Animal Welfare Inspector – A dedicated life

If anyone was chosen to be an animal welfare inspector, blessed with the perfect character for it, it’s Mark Levendal—a true testament to living your destiny

Back in the 1600s, Sir Francis Drake called it the ’fairest’ Cape; he must’ve left before winter! The southern tip of Africa is a winter rainfall region. But this year it’s been a doozy. Also called the Cape of Storms, the relentless wind has turned my mood sour this morning.

I have spent a sleepless night praying for mercy to any god that will listen. Like a banshee who has lost something important, the wind has howled through every nook and cranny. My dark thoughts have lingered on the difficulties of changing my address because my house has blown to a different postcode, but my real concern is for the thousands of people and animals that have spent the past night in the Cape trying to keep warm and dry.

 

When my phone rings, I pity the poor telesales person that has to bear the brunt of my current frustrations. I am therefore quite unprepared for the laser-like ray of sun that shoots through the phone’s speaker and melts the black mood right off my face.

The familiar voice that says, “I know this lady!” transports me back to a happier time. 

 

Aaah, synchronicity. If anyone can commiserate with me today it’s Mark Levendal, who now heads the Animal Welfare Society (AWS) of South Africa’s Inspectorate. We worked together a lifetime ago at the Animal Anti-Cruelty League (AACL). With the perfect set of skills for his job, Mark is the best candidate I could have found for this article.

 

Mark’s destiny as an inspector seems to have been set in motion before birth. He admits to inheriting his calm, patient and convivial disposition from his dad.

 

Born in Salt River, Cape Town, Mark is the oldest of four brothers. His family moved to Wellington when he was a year old. He fondly recalls his first love of animals at the Murat horse farm where he and his brothers mucked out and groomed horses to get a ride. They moved to Mitchells Plain in the riotous seventies and his dad, who worked for Sasol, Secunda and Mosgas, was often away from home. As man of the house, Mark was required to start earning when he was only a teenager.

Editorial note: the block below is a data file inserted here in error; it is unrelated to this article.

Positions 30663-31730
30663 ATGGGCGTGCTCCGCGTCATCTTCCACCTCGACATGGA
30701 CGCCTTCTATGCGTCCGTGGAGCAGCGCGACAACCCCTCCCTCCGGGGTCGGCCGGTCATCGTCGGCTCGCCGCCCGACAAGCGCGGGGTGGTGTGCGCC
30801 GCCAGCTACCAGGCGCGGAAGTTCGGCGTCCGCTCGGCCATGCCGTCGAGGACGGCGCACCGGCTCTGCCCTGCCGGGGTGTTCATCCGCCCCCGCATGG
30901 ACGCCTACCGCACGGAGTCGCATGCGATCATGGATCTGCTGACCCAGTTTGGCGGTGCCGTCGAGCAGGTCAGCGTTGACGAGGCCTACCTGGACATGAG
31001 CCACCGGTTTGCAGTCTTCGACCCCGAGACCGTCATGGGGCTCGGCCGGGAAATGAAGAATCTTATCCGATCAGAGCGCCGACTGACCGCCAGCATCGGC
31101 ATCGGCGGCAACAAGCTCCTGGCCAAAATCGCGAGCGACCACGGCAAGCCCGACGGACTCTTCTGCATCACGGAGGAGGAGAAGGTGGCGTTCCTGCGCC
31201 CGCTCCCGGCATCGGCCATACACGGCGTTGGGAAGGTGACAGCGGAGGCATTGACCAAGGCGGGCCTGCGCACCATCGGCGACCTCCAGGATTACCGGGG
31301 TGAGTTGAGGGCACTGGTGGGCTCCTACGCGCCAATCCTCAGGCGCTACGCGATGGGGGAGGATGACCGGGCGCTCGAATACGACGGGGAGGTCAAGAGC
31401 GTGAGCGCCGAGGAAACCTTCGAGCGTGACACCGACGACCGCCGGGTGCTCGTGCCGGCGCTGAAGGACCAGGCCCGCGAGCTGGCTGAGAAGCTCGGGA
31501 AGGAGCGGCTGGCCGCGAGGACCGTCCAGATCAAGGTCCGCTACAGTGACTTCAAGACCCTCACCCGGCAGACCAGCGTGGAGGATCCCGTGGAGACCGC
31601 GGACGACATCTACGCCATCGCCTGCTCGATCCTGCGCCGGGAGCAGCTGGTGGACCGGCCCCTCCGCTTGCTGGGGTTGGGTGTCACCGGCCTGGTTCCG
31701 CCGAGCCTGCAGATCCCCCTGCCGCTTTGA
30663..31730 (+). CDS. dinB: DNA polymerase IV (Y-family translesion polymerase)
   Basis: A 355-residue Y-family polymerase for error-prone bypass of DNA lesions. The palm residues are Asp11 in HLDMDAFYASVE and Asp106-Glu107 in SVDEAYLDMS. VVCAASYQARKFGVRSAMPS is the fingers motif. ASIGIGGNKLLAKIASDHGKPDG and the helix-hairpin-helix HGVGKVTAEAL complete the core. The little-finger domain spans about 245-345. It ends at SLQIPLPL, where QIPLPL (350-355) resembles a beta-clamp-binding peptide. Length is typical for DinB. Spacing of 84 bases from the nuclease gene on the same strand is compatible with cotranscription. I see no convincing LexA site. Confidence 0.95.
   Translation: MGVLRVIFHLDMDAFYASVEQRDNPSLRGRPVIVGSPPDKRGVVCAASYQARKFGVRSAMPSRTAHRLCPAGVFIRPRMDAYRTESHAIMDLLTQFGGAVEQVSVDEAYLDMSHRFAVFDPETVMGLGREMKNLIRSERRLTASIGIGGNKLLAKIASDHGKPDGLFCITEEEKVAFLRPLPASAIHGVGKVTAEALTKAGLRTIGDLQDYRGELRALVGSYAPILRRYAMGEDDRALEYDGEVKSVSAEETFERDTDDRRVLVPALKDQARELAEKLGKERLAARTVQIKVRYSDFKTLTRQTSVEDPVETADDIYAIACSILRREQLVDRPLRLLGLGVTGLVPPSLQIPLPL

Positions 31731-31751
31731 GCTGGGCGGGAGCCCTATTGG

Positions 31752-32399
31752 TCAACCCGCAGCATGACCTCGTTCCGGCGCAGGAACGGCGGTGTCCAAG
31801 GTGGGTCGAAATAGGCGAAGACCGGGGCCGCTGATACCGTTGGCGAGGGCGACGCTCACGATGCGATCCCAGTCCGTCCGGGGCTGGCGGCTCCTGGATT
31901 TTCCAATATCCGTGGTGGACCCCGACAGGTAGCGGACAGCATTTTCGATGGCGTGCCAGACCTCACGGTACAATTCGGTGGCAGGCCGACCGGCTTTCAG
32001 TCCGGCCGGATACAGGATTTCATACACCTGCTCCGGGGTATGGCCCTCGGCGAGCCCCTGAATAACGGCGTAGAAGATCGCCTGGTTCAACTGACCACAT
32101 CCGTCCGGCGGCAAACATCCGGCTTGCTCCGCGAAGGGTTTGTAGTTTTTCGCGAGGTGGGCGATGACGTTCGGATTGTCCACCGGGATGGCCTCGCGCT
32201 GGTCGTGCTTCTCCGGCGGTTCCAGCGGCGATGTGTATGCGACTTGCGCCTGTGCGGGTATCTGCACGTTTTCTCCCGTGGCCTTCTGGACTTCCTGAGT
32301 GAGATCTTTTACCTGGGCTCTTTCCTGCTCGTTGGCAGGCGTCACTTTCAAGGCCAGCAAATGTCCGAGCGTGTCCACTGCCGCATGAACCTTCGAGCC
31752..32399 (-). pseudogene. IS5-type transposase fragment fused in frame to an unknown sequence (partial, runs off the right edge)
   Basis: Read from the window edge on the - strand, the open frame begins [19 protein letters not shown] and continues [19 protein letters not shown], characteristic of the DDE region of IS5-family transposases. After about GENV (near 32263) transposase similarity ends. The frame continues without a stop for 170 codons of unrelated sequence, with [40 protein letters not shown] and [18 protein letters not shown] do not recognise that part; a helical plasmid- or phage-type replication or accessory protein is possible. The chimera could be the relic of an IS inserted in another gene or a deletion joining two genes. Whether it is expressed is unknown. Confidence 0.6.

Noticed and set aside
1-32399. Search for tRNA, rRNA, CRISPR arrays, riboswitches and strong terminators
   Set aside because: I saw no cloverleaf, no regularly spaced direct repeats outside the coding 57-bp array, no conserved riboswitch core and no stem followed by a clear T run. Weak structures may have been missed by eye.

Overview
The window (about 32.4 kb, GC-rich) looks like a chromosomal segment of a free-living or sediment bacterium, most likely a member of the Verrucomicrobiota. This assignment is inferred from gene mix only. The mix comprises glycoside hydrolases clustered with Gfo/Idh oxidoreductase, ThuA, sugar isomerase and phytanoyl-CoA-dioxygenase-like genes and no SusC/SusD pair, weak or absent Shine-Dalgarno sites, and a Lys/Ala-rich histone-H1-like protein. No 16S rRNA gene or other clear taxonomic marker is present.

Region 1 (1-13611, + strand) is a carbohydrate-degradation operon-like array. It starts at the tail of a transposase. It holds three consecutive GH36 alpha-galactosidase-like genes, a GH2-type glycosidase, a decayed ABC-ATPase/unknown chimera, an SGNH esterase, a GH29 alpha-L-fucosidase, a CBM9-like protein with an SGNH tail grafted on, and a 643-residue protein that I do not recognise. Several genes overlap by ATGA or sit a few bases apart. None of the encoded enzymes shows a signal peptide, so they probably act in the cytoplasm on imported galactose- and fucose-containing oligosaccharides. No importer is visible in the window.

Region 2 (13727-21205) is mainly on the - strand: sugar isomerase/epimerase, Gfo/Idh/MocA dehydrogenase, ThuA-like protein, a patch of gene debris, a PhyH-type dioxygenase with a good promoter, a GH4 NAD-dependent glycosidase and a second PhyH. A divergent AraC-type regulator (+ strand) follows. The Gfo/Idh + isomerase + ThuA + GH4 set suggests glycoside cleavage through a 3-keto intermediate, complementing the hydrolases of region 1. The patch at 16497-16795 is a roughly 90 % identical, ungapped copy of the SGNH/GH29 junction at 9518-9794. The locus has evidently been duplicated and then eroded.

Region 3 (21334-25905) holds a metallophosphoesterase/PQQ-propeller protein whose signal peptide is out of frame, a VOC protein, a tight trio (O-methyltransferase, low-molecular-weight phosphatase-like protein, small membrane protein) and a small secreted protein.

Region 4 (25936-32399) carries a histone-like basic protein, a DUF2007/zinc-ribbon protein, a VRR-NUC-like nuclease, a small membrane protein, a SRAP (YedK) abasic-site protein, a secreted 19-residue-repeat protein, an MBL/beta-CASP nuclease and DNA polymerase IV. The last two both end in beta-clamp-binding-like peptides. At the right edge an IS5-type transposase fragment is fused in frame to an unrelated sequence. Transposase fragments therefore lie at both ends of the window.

Even though Mark’s ultimate goal was unknown to him at the time, a series of opportunities led him along a path that would reveal his true destiny. His first job (a storeman in the previously named Cleansing Department of the City of Cape Town) allowed him to keep a close eye on the internal vacancies. He strove for improvement and progression, somehow sensing his destiny.

 

An opportunity to become a beach constable presented itself. He remembers his love for the sea and swimming, and so the choice was easy. Beach constables are trained like other law enforcement officers but their focus is on the City’s bylaws that govern the seashore. He also qualified as a lifeguard. 

 

He was back in the Cleansing Department serving as a law enforcement officer. Part of their mandate was to collect stray animals and Mark would deliver them to AWS in Philippi. After serving the City for 17 years, he resigned at the end of 1998. As Destiny would have it, the receptionist at AWS was also a family friend from their Wellington days and reached out to Mark. In 2000 he agreed to be interviewed and was immediately asked when he could start as an inspector. By now, he had amassed the precise skills they were after. For the next 7 years he worked as an unqualified inspection officer. Mark explains that AWS had a warranted officer who dealt with legal cases but he felt that second-hand information was diluted this way and sought to progress once more.

In 2007 Mark joined the AACL. The draw-card was that they insisted on him gaining his official qualification as an animal welfare inspector and he was off to AACL’s headquarters in Johannesburg to get just that. After five years with AACL and a short stint with the SPCA’s Inspectorate, Mark’s heart drew him back to AWS. 

 

I think the question on everyone’s lips concerning this line of work is the cruelty aspect. Admittedly, it is probably one of the most challenging careers, especially when your love of animals runs so deep. “I don’t like my job” Mark says, “I love what I do, I have a passion for being in a position to help our four-legged friends”. After all these years, one would think that a certain amount of cynicism may taint the words he uses to describe his chosen path. But his enthusiasm and positivity indicate otherwise.